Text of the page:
This is a collaborative project involving the Polytechnic University of New York (NSF Award No. 1129459) and CUNY New York City College of Technology (NSF Award No. 1128869).

This SFS Capacity Building project is engaging high school students in cybersecurity-related activities and inspiring them to pursue higher studies in this important area. The project is creating a nationwide high school forensics challenge, which attracts thousands of students to get first-hand experience learning and working on security-related issues. In order to help the student participants, the project is training a cadre of high school teachers to mentor and coach teams that take part in the challenge and thereby to facilitate the integration of cybersecurity topics into high school curricula. The project is also creating a portal of Web resources for high school students, to facilitate their engagement in self-learning activities in the area of cybersecurity.

The evaluation component of the project aims to answer the more difficult questions related to impact. Namely, does the creation of a contest lead to an increased number of students pursuing higher education in STEM disciplines? Does it stimulate creative thinking? Does it broaden participation? Does participation in a cybersecurity competition enhance students' interest in cybersecurity, computer science, math, and science? Do competition participants enroll in computer science programs at college in higher proportion than their peers?

The project includes collaboration with a minority serving institution in order to increase the participation of women and minorities. The project is specifically recruiting 10 women and minority teachers to attend the summer boot camp and is inviting 10 groups of women and minority teachers and their students to attend the Cyber Security Awareness Week (CSAW) award ceremony. These two activities contribute to the formation of a network of personal, educational, and professional ties; provide young students with role models; and lead to fruitful mentoring relationships and research.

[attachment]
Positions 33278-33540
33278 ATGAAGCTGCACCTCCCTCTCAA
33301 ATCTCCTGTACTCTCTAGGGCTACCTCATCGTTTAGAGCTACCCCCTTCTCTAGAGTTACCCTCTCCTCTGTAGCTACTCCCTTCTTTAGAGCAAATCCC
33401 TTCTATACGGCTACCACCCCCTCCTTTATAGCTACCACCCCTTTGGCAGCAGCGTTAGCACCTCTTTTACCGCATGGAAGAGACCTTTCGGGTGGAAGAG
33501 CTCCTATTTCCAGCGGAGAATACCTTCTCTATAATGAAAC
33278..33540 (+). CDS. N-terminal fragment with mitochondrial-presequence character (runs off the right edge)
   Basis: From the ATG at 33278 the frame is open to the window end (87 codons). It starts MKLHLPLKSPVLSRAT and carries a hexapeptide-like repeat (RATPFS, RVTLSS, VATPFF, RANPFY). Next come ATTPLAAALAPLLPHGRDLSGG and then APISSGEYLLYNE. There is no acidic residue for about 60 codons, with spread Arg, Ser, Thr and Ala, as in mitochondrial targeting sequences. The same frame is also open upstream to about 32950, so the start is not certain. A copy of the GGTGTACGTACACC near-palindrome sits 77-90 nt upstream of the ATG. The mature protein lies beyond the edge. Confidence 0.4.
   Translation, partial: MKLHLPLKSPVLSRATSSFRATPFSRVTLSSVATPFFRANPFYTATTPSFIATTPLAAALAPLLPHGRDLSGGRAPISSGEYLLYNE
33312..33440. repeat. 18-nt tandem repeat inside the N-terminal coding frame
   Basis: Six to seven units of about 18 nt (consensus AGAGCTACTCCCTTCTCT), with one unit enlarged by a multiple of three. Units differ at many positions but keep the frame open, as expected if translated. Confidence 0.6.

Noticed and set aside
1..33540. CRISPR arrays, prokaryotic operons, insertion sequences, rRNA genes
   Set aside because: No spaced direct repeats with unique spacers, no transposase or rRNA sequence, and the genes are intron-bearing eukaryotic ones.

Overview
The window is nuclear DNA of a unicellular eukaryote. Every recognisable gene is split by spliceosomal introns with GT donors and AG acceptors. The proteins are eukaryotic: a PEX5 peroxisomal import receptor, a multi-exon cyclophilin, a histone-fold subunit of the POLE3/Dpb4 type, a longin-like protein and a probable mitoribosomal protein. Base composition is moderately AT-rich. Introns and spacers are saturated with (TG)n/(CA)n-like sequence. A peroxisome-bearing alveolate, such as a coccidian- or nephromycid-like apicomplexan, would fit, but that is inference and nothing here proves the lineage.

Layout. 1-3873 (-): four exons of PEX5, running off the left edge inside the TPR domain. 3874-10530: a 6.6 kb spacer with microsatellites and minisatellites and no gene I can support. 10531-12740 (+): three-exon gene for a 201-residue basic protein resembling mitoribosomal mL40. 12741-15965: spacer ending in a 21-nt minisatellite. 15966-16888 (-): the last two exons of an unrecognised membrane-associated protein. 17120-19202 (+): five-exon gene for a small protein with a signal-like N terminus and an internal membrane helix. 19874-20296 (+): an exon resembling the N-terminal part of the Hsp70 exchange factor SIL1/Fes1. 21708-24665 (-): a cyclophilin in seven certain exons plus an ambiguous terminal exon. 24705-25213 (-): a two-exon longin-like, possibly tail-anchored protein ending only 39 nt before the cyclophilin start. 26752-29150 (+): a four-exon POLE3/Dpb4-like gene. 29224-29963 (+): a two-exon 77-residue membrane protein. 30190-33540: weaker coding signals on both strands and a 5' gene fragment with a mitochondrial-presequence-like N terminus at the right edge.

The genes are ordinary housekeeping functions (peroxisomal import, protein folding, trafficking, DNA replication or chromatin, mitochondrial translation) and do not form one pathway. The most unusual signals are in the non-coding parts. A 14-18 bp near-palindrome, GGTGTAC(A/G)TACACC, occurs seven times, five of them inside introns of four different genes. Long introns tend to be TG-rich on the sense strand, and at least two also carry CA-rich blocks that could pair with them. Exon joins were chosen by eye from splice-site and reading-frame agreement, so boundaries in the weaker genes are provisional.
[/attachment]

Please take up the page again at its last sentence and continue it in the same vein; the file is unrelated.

Project Report

This is a collaborative project involving the Polytechnic University of New York (NSF Award No. 1129459) and CUNY New York City College of Technology (NSF Award No. 1128869). This SFS Capacity Building project is engaging high school students in cybersecurity-related activities and inspiring them to pursue higher studies in this important area. The project is creating a nationwide high school forensics challenge, which attracts thousands of students to get first-hand experience learning and working on security-related issues. In order to help the student participants, the project is training a cadre of high school teachers to mentor and coach teams that take part in the challenge and thereby to facilitate the integration of cybersecurity topics into high school curricula. The project is also creating a portal of Web resources for high school students, to facilitate their engagement in self-learning activities in the area of cybersecurity. The evaluation component of the project aims to answer the more difficult questions related to impact. Namely, does the creation of a contest lead to an increased number of students pursuing higher education in STEM disciplines? Does it stimulate creative thinking? Does it broaden participation? Does participation in a cybersecurity competition enhance students' interest in cybersecurity, computer science, math, and science? Do competition participants enroll in computer science programs at college in higher proportion than their peers? The project included collaboration with a minority serving institution in order to increase the participation of women and minorities. The project was specifically recruited 10 women and minority teachers to attend the summer boot camp and invited 11 groups of women and minority teachers and their students to attend the Cyber Security Awareness Week (CSAW) award ceremony. These two activities contributed to the formation of a network of personal, educational, and professional ties; provided young students with role models; and lead to fruitful mentoring relationships and research.

Agency
National Science Foundation (NSF)
Institute
Division of Undergraduate Education (DUE)
Type
Standard Grant (Standard)
Application #
1128869
Program Officer
R. Corby Hovis
Project Start
Project End
Budget Start
2011-09-15
Budget End
2013-08-31
Support Year
Fiscal Year
2011
Total Cost
$99,012
Indirect Cost
Name
CUNY New York City College of Technology
Department
Type
DUNS #
City
Brooklyn
State
NY
Country
United States
Zip Code
11201